German housing rents continued to increase unchecked even during the coronavirus crisis. The latest survey by the Immowelt real estate portal shows that new-tenancy rents kept climbing in most major German cities in 2020. The survey’s authors registered price hikes in 67 out of a total of 80 cities with populations of more than 100,000 residents. (source: www.immowelt-group.com)
The upward trend is visible in all of Germany’s metropolises. New-tenancy rents increased by six percent each in Cologne and Düsseldorf, by five percent in Frankfurt am Main, by three percent in Hamburg and Stuttgart, and by two percent in Munich. Berlin presents a one-off situation because of the rent cap imposed by city hall. Rents for existing flats have become more affordable here, but supply in this segment is drying up, according to Immowelt. By contrast, rents for of new-build flats, which are exempt from the rent cap, have gone up considerably, so that Berlin still reported an average rent growth of five percent for all types of flats on the market.
The Immowelt stats also reveal the great appeal of the metro regions. Rent rates in many of the cities grouped around the metropolises have been going up quickly. A good case in point is the highly sought-after Rhine-Main metro region around Frankfurt am Main. New-tenancy rents in Mainz and Offenbach, for instance, increased by five percent each.
Another example is the region around Stuttgart. Here, the survey determined a rent growth of twelve percent in Reutlingen and nine percent in Pforzheim, the fastest rent hikes among all of the cities studied. In Augsburg near Munich, new-tenancy rents rose by seven percent and therefore at a fast pace. Rent growth was also registered in East Germany. New-tenancy rents in the cities of Leipzig and Dresden, for example, went up by three percent each.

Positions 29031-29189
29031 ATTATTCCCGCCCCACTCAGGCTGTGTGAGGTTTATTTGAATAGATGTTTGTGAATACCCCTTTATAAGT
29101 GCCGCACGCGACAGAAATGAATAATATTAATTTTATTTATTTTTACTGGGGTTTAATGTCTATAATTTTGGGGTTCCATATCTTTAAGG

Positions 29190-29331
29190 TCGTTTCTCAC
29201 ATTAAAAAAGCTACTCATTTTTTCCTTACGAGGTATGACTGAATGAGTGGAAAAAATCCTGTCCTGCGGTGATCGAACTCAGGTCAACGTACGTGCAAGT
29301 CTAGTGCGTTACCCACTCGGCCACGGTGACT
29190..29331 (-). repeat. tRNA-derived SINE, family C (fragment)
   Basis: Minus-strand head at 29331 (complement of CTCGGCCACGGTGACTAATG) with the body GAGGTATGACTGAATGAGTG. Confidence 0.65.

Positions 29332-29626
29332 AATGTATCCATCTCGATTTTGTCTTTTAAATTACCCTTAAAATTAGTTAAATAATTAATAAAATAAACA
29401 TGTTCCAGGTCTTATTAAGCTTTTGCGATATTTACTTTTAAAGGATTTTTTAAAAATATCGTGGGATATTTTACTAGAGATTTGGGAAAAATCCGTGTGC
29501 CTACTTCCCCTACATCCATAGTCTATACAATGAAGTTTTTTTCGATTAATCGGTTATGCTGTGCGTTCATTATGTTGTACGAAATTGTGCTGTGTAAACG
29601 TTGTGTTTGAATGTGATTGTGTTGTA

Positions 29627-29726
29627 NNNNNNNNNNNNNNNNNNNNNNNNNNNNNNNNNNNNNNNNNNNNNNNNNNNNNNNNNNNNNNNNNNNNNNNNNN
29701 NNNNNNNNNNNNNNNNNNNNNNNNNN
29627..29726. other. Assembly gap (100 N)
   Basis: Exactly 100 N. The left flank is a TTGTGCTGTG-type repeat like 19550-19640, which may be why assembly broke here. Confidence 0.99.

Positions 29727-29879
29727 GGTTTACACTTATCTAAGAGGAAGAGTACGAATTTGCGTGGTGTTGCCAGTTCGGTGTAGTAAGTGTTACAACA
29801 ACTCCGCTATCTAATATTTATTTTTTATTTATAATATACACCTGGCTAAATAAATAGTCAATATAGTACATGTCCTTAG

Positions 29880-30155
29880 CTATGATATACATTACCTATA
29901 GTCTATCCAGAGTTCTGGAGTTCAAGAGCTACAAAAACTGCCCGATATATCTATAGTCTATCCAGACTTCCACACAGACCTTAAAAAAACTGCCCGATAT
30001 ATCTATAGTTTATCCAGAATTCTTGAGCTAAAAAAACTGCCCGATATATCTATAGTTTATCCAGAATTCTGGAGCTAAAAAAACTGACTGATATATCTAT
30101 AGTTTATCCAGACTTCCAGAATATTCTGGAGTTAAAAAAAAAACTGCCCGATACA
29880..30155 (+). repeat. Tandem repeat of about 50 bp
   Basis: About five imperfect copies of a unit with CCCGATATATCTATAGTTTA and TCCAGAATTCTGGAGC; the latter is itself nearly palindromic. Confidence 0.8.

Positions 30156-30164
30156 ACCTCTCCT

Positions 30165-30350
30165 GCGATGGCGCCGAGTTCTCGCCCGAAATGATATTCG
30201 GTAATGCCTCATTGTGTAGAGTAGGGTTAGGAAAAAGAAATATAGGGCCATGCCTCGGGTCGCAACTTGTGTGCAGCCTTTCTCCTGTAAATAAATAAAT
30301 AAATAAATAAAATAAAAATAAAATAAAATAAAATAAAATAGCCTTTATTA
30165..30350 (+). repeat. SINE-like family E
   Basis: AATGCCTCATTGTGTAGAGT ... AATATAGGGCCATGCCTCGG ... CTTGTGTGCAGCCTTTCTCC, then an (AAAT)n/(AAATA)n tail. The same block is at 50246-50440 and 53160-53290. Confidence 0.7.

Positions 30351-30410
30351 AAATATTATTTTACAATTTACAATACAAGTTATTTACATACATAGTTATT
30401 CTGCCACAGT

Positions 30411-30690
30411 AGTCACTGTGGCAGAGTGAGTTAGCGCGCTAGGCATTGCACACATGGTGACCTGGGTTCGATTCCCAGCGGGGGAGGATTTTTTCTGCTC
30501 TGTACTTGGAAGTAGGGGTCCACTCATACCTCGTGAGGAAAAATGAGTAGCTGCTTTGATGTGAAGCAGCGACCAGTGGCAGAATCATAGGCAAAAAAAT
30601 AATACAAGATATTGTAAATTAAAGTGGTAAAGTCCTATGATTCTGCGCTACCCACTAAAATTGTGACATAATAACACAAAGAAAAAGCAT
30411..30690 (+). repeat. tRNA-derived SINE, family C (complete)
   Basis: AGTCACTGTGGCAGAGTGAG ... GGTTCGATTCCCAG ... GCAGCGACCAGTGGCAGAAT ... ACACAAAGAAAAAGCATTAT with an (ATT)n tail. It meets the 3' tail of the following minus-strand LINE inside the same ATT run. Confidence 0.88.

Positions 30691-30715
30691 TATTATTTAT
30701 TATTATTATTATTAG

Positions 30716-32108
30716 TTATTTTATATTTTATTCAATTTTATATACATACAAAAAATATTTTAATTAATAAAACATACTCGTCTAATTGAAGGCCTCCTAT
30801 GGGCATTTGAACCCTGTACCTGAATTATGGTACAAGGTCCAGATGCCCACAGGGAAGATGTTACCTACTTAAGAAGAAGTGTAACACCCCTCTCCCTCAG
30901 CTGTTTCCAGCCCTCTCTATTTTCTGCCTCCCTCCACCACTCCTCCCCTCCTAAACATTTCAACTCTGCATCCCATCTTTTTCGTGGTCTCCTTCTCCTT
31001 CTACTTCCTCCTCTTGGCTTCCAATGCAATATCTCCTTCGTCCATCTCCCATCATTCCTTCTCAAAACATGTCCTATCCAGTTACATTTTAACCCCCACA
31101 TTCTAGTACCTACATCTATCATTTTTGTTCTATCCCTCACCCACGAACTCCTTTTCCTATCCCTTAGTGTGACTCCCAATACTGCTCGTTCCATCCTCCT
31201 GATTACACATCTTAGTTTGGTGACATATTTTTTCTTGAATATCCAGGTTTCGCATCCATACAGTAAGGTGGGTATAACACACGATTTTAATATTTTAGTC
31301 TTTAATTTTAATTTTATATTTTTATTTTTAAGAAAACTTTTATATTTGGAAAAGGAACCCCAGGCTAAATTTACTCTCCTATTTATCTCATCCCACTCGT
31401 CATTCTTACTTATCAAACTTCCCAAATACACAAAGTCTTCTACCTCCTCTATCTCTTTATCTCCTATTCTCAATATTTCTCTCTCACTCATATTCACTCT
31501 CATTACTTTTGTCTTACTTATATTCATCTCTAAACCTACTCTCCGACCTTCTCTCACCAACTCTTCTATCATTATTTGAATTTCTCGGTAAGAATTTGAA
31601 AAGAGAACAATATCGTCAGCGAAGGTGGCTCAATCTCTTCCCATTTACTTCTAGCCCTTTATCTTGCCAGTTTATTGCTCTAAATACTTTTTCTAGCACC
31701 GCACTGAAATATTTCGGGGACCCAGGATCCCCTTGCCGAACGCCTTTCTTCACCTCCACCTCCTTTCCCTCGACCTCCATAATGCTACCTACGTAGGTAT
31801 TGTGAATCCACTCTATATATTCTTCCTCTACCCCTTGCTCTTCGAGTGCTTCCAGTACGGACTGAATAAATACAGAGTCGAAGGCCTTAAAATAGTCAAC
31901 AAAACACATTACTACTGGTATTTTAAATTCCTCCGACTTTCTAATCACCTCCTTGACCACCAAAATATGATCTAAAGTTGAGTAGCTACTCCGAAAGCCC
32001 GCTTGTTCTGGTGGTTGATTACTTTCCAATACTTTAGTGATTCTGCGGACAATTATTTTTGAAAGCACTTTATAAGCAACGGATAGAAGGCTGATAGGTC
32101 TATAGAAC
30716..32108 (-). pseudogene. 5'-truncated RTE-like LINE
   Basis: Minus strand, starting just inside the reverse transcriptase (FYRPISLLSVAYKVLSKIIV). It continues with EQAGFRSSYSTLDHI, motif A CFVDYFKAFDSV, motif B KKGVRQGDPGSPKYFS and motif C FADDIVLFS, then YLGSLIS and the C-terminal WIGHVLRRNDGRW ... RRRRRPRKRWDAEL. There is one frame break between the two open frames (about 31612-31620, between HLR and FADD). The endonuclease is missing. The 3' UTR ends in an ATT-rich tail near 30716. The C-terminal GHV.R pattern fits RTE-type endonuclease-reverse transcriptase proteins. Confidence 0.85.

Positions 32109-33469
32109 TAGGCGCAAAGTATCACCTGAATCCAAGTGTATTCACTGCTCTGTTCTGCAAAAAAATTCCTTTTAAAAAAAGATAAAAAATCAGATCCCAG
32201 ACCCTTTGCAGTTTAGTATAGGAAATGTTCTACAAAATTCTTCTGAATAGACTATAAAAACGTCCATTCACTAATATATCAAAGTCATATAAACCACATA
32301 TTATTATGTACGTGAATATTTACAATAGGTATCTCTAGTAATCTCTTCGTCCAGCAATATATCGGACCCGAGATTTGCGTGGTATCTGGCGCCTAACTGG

The rise in residential rent rates simultaneously raises the appeal of condominiums. The 2020 ACCENTRO-IW Housing Cost Report already documented for Germany as a whole that occupying a condominium is 48.5 percent more affordable on average than living in a comparable rental flat. In the Big-7 metropolises, too, owner-occupiers boasted a cost advantage over tenants that ranged from 35.1 percent in Berlin to 59.5 percent in Cologne. (source: investors.accentro.de)
Residential rent growth will moreover translate into potential revenue increases for landlords. This makes condominiums attractive not just for owner-occupancy but also as private buy-to-let investments.